This guide addresses apparel, including children’s apparel, and household textiles. It does not include other textiles, such as sleeping bags, tents, sporting goods, or other non-household products that contain or are made from textile materials.
OVERVIEW OF U.S. FEDERAL REGULATORY FRAMEWORK
Once a law has been enacted by Congress, the appropriate federal agency (e.g., the Consumer Product Safety Commission, the Federal Trade Commission, the National Highway Traffic and Safety Administration, et al.) may create the regulations to implement the law. Before such regulations can be adopted, the appropriate federal agency ordinarily will issue a notice of proposed rulemaking (NPRM) to solicit public comments on the proposed rules. To provide opportunity for public comment, the appropriate federal agency must issue draft regulations or “Proposed Rules” that are published in the Federal Register (and that subsequently are notified as World Trade Organization Agreement on Technical Barriers to Trade (WTO TBT) notifications by the U.S. national WTO TBT Notification Authority at NIST). The agency carefully reviews each comment and modifies the proposed rule, as appropriate, based on the record. The agency can then issue a Final Rule that also is published in the Federal Register, and later, published annually in the Code of Federal Regulations (CFR). Together, the enabling acts and laws and the final regulations (published in the CFR) provide a framework for the implementation and enforcement of most federal laws in the United States.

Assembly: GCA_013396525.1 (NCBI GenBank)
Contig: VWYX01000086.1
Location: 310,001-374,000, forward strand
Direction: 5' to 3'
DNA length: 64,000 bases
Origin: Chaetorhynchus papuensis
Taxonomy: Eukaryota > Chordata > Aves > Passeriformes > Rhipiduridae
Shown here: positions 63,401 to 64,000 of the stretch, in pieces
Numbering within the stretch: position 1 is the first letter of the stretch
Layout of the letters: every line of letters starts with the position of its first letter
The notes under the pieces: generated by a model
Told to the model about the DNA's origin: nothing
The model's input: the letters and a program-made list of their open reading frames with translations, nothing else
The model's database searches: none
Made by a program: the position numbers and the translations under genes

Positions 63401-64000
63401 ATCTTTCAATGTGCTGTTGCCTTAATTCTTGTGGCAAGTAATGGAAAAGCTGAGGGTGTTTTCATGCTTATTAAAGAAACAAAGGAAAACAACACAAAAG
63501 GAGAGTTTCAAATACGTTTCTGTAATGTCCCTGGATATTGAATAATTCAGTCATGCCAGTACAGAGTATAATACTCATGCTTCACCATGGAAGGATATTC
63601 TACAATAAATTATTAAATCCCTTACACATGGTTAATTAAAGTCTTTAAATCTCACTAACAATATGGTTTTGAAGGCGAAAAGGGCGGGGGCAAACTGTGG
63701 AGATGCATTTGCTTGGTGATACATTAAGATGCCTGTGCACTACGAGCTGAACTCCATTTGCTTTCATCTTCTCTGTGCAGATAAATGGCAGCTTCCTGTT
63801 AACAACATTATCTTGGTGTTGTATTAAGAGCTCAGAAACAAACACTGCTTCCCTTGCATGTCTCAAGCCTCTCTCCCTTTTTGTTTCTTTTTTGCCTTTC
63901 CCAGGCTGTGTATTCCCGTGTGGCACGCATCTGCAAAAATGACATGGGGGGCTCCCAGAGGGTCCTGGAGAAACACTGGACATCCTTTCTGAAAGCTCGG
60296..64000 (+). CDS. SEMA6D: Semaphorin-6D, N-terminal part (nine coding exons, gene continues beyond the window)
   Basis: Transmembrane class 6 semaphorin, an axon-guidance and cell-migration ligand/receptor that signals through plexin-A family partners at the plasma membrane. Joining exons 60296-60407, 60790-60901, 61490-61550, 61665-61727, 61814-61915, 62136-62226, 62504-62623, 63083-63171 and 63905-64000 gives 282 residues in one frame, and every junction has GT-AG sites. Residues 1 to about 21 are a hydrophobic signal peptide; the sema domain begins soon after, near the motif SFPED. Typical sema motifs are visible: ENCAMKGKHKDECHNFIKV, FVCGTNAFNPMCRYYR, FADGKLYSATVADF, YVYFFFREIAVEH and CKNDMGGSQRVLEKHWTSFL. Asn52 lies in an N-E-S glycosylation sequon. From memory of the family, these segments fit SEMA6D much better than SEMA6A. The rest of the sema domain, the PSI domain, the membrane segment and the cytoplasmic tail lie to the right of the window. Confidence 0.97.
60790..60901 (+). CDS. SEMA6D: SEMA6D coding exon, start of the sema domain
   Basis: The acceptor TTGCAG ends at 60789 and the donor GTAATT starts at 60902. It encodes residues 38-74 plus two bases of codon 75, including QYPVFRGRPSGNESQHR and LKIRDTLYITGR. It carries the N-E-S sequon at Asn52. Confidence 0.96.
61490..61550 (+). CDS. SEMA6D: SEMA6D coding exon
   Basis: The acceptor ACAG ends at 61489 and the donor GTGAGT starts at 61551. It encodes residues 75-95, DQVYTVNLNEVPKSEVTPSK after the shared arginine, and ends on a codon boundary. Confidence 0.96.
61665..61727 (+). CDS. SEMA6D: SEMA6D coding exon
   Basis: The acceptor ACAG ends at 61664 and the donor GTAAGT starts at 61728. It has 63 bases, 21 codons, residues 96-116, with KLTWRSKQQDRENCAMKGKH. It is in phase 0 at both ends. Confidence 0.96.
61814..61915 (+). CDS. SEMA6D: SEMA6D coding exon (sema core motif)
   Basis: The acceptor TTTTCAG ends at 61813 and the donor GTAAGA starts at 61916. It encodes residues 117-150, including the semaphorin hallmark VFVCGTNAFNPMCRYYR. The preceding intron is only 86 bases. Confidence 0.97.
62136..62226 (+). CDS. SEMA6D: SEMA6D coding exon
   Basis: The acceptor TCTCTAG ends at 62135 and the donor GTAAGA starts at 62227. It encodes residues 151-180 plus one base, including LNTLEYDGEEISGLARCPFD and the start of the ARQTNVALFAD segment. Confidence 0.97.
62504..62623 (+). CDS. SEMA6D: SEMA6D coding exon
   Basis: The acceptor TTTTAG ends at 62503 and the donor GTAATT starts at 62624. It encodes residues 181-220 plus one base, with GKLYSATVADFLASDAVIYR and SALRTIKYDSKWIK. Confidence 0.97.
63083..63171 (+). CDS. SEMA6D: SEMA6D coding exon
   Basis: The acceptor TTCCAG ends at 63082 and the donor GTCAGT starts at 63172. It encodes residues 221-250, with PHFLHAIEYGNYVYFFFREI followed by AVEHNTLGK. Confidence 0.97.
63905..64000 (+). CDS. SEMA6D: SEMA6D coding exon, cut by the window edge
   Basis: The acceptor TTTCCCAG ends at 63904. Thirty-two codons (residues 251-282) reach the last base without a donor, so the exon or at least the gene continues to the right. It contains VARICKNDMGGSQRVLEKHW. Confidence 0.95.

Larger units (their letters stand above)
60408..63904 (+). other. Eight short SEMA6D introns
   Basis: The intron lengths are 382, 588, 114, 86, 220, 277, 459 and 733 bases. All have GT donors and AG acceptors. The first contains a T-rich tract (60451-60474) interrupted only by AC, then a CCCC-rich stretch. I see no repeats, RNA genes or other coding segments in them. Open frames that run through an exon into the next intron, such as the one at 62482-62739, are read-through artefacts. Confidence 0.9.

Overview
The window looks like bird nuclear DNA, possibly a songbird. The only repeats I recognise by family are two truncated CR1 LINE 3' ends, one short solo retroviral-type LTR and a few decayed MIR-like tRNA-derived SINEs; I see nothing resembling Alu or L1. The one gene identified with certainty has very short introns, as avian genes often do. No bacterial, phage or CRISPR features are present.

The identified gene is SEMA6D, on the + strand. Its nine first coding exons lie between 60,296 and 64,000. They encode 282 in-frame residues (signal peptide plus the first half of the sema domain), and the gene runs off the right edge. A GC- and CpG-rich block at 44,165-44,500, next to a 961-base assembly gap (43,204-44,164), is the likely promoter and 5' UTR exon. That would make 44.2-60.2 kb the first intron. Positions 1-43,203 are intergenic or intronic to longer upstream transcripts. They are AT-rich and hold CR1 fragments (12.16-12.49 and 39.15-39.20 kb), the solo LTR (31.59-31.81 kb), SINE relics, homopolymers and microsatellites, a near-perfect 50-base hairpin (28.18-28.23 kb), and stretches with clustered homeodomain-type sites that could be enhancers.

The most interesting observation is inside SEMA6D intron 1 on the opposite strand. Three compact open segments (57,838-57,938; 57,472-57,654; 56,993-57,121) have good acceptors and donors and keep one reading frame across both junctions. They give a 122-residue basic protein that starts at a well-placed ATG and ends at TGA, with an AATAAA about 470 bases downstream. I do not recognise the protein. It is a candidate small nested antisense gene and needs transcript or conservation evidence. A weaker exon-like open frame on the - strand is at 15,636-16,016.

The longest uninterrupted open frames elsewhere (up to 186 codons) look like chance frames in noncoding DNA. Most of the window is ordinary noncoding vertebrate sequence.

A Guide to U.S. Apparel and Household Textiles Compliance Requirements, NIST, FTC, CPSC, etc. Oct 2012, Revised Aug 2013